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In 1917 Mary Matthews sat in the basement of a building in the city of Monastir and wrote a letter while under bombardment from German soldiers. She wrote that she was glad that she belonged to a Missionary Board which did not call its missionaries back just when they were needed most.

Helping those in need is how Mary had imagined her life while still a student at Mount Holyoke in 1880. Here she joined the Mount Holyoke Missionaries’ Association and looked forward to “do[ing] the Lord’s work wherever He may call us, even if it be in foreign lands.”

Mary departed for Monastir, European Turkey, in 1888 to teach at the American School for Girls, after receiving this official missionary work appointment by the American Board of Commissioners for Foreign Missions. The city of Monastir (now known as Bitola in the present-day Republic of Macedonia) was only 15 miles from the borders of Serbia and Greece and was fought over by Turkey, Serbia, and Bulgaria, and in World War I was bombarded by the Germans.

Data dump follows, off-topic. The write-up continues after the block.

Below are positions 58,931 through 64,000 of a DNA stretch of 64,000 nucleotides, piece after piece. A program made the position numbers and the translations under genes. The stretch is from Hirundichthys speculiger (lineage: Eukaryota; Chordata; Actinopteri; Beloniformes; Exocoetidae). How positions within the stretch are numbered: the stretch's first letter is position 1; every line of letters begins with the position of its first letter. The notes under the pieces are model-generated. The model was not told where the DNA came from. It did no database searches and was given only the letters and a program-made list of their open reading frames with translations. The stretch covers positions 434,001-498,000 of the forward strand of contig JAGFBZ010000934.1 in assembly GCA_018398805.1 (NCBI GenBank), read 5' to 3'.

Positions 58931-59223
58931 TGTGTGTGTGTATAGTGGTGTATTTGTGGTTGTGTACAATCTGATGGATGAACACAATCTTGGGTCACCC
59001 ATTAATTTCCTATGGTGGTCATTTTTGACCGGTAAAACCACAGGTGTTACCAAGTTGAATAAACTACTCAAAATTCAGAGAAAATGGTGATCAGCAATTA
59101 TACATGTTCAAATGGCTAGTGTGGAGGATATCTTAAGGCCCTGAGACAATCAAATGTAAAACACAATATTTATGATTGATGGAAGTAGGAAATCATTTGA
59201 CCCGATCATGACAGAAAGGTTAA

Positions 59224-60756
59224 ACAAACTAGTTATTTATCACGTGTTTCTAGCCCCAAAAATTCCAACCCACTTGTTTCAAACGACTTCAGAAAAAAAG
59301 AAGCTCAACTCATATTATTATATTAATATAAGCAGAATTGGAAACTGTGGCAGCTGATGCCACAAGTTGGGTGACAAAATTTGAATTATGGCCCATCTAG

During the more than 30 years that Mary would spend in Monastir at the American School, the nationality of her adopted city would change multiple times. Originally she arrived in European Turkey; then the Young Turks took charge after a revolution in 1908; next Serbia gained control of the city in the First Balkan War in 1912; then Bulgaria took control in 1915; the Serbian army recaptured Monastir in 1916; and finally, the city was fought over by many, including the Germans, British, and French during World War I, with Serbia again in charge by the time Mary departed in 1920.

Through all of these transitions and turmoil, Mary helped: she taught the students at the American Girls School with a curriculum that paralleled that of Mount Holyoke; she managed an orphanage; she was in charge of distributing funds from men working in the United States to their families in Monastir; and she fed, clothed, and protected her students and neighbors during multiple wars. Like so many Mount Holyoke women, Mary saw what needed to be done and she did it.


She will go down in history as one of the heroines
standing by the women of that country in the midst of peril
when she might have gone to safety leaving them in need.

Dr. J.L. Barton, American Board of Commissioners for Foreign Missions, 1919